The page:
“Can you remember who you were before the world told you who you should be?” I have been pondering this question for days and it is not until now that I can actually remember who I was. Before my bike accident I was just a kid who looked up to Winnie Cooper from the sitcom The Wonder Years. I was usually happy and outgoing and never really cared what I looked like or what clothes I should wear and all that. I was just a silly girl who enjoyed the little things in life like catching leaves with my dad in the park. Although I had a lot of rough times as a child, I had a lot of happy times. I believed anything could happen and had no doubts in the world. I remember jumping off the couch convinced I could teach myself to fly. I always wanted to be a bird just flying around for hours. I would watch the movie “Dirty Dancing” multiple times a day practicing each dance move convinced I would one day be a dancer. I enjoyed each moment because each moment was just so fun. I worried more than a child should but my worries did not last long and they did not intrude on the fun I was having. Every day was an adventure. I owe a lot of that to my dad because he showed me the simple things in life are what matter. On snowy days we would walk around the woods pretending to be lost and starving. After my acting classes my dad and I would walk home and one of us would pretend to be blind and the other would have to guide the person home. I would take my dad to random houses pretending that we lived there. Looking back, he obviously knew what I was doing but I was clueless and having a blast. Nobody told me who I should or should not be. I was just me: a happy, mostly carefree kid who loved to play and imagine and laugh. I did not wake up every morning in a state of worry. I did not sweat the small stuff because there was too much fun to be had.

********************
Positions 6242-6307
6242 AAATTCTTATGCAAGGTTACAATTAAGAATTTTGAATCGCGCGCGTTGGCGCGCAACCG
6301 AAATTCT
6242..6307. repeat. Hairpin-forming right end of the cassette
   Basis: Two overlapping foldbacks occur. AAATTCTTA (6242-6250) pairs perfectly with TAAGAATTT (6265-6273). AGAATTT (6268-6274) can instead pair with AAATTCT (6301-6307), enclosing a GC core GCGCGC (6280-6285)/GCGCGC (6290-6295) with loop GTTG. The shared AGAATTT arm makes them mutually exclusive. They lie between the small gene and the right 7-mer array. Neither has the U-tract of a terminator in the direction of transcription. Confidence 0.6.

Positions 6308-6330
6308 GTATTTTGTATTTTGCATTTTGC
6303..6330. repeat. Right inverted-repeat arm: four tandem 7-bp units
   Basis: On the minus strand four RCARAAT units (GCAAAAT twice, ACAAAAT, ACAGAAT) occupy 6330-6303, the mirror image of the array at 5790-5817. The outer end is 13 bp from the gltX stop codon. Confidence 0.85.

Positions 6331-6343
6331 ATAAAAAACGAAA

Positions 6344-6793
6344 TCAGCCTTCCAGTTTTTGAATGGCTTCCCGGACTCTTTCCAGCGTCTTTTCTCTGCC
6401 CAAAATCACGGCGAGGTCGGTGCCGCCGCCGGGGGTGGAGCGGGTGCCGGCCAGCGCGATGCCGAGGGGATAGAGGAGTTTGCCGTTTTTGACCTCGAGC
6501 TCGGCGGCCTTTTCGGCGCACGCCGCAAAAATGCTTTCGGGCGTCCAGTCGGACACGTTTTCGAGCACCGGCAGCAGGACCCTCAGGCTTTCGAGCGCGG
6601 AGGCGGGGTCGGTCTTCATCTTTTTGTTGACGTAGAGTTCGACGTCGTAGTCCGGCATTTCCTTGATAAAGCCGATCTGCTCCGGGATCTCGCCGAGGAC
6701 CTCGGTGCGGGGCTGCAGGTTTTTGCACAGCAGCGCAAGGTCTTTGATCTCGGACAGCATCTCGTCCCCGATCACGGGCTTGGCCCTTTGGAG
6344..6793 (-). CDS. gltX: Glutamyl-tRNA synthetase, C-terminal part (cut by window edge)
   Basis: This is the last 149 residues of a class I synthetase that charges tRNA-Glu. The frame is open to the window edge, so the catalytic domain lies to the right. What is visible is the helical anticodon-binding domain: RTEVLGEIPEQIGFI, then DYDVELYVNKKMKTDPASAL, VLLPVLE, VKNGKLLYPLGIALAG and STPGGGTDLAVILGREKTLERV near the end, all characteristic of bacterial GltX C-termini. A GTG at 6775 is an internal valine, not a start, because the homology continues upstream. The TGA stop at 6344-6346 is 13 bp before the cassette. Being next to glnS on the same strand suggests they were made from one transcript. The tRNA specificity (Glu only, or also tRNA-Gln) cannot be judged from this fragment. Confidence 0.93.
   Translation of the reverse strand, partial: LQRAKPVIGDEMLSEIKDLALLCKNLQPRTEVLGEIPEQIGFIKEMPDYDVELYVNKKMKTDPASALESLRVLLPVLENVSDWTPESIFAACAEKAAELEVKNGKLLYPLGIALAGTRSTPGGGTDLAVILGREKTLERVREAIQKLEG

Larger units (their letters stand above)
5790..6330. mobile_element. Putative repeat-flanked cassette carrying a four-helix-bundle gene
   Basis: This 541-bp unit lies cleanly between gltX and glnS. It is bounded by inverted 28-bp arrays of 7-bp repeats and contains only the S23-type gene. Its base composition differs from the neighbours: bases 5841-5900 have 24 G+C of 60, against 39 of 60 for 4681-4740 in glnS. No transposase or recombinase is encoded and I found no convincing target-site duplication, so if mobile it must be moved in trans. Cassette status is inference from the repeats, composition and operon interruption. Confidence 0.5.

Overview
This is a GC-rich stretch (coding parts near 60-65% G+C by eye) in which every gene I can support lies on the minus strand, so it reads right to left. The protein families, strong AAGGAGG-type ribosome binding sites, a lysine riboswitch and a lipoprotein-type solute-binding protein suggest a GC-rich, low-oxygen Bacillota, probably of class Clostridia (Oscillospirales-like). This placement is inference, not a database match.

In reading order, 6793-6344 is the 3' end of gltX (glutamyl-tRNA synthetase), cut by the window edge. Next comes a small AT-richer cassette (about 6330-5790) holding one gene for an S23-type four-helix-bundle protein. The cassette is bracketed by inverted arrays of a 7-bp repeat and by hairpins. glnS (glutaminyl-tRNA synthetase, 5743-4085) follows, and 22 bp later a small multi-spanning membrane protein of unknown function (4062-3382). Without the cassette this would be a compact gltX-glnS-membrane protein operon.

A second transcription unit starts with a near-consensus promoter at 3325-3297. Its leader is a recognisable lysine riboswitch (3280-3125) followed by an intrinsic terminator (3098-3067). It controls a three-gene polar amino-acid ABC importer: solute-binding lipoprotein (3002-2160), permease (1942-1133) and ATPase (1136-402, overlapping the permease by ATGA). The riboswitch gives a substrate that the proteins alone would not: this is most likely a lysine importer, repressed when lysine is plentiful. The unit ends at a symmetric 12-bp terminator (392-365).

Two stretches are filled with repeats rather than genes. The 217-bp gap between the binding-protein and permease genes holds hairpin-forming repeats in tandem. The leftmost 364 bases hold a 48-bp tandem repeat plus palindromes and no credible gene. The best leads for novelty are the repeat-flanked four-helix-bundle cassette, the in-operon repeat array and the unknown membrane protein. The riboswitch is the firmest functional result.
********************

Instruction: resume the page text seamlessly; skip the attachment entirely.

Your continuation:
I truly believe a lot changed for me following my brain surgery. I woke up with half a shaved head and that was just what was seen on the outside. Since that day I do not think I have ever been the same. I guess, brain surgery will do that to you. It also happened at a pretty crappy time in my life: three months before starting seventh grade in a new school. I was not used to being judged on how I looked, what I wore, and how I acted. I didn’t know who I was supposed to be for a long time. Many times I lost myself in an effort to be accepted. Chronic pain only made that worse because I was fighting so many battles and at the same time trying to loved by my friends and family.
I am thirty two years old now and I have a good touch on who I am. I know exactly who I want to be and that is more than I can say for the majority of my life. For the most part I like who I am. I do not like how I react to situations and I do not like how I allow myself to believe other people’s negative opinions of myself. I want to be more in touch with my inner child so that I can once again try to fly and pretend to get lost in the snowy woods. I am very lucky that my daughter enables me to bring out my inner child and once again be that kid that had no worries even if it is for a short time.
It is very sad how we lose who we are as we grow older and we are told by family, friends, and the media who we should be. We forget who we truly are. Each day I try and just be myself. I will keep evolving and continue to grow and change but I want to work on not allowing anyone or any outside forces to tell me who I should be. I know inside I am a great person with love and purpose. We all have to stop expecting other people to make us happy and give us gold stars. Expectation can be the thief of joy. Try and remember who you were/are. Try and not expect anyone else to give you the love and happiness we should be giving ourselves. You know who you are, I think we all do. Be yourself and work with me to stop expecting others to approve of who you are.